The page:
In dev side of things, we tend to use Form. But in our group, its interchanged w/screen, because those not on the dev side, particularly client facing people, still refer to them as screens. Makes sense, because as users, they still like the browser (in our case) to take up the whole screen when they're working.

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Yes. We use Screen, Window and Form to refer to UI in desktop applications.

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I built an app that does take up the entire screen, so I'll stick with it. Watch the typical user and they end up maximizing all their windows anyway. Ask a Mac user to refer to a window? Most mobile devices are full screen as well.

Now with multiple monitors you have to specify which screen.

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Screen and Window are fairly interchangeable IMO. Screen isn't really outdated. Its just a name. Why do we call software problems bugs? Is it a real bug or something that resembles a bug? Not really... again just a name.

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Other words that I have heard used depending on the program or window shown are: popup, dialog, view, etc. –  Kenneth Mar 16 '11 at 17:54
    
Can't resist ... we call it a bug because ... en.wikipedia.org/wiki/Grace_Hopper#Anecdotes –  Harald Scheirich Mar 16 '11 at 21:29
    
hahaha... Harald I knew someone was likely to post that! I've never seen it in writing though... I half thought it was a myth! :) –  Kenneth Mar 16 '11 at 22:04
    
@Harald Scheirich: I met Admiral Grace "Nanosecond" Hopper when I was just a lowly enlisted computer programmer in the U.S. Navy. She was Captain Grace Hopper at the point in time. –  bit-twiddler Mar 17 '11 at 2:11
    
and I think the term bugs has passed its use-by date. Call them "defects", its a far more accurate term. –  quickly_now Mar 17 '11 at 3:07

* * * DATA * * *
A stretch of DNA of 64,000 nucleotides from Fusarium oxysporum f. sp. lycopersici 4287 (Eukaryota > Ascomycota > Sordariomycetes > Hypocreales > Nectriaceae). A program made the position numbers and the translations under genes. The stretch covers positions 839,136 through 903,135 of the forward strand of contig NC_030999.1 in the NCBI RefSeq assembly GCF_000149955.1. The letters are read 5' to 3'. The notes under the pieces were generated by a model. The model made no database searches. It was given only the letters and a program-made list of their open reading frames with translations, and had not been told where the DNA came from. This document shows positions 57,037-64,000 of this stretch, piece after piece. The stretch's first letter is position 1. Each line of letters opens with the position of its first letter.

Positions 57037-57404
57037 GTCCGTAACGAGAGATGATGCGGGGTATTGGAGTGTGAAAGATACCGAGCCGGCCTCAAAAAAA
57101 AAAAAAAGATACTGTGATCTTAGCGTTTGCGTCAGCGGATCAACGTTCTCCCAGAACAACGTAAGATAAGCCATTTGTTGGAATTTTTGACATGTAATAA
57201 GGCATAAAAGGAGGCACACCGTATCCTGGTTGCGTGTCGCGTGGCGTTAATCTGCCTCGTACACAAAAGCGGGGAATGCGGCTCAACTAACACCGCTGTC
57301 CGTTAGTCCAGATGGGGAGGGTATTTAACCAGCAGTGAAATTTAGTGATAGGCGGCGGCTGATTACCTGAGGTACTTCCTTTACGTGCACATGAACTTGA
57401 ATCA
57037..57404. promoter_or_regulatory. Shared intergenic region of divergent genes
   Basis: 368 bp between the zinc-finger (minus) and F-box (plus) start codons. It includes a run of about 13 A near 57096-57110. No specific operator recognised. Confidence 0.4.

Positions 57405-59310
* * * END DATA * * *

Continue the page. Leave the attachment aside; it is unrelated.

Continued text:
My company and I still use screen because that it is well-understood. I am curious what words might be used by others. However, I doubt they are as useful when communicating to non-programmers. If you say "screen" it is clear as to what you are describing.

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I can tell you that the term "screen" did not mean much to users when it was first introduced. System users were used to hand coding data on coding sheets. Completed coding sheets were sent to data entry where they were punched onto Hollerith-encoded cards. The resulting card deck became input to a nightly file update process. The update process produced a set of printed reports that were sent to the originating department. –  bit-twiddler Mar 16 '11 at 19:10
    
@bit, so did "cookie", "internet", "text box", and "mouse". But it doesn't take that many years for words in technology to spread. Once they stick it is hard to change it. –  jzd Mar 16 '11 at 19:16
    
@bit, also I am not even sure what a "System user", "Coding Sheets", or "Hollerith cards" even mean. –  jzd Mar 16 '11 at 19:18
    
@jzd: "System User" is a person who uses an application system. Back then, most jobs ran as sequence of programs that made up a system. Coding sheets where forms that were laid such that a user could enter data in boxes that mapped to positions on Hollerith-encoded punch cards. columbia.edu/acis/history/026.html –  bit-twiddler Mar 16 '11 at 19:38
    
@jzd: I found a wikipedia entry that explains what like was like when I first entered the field. en.wikipedia.org/wiki/… –  bit-twiddler Mar 16 '11 at 19:48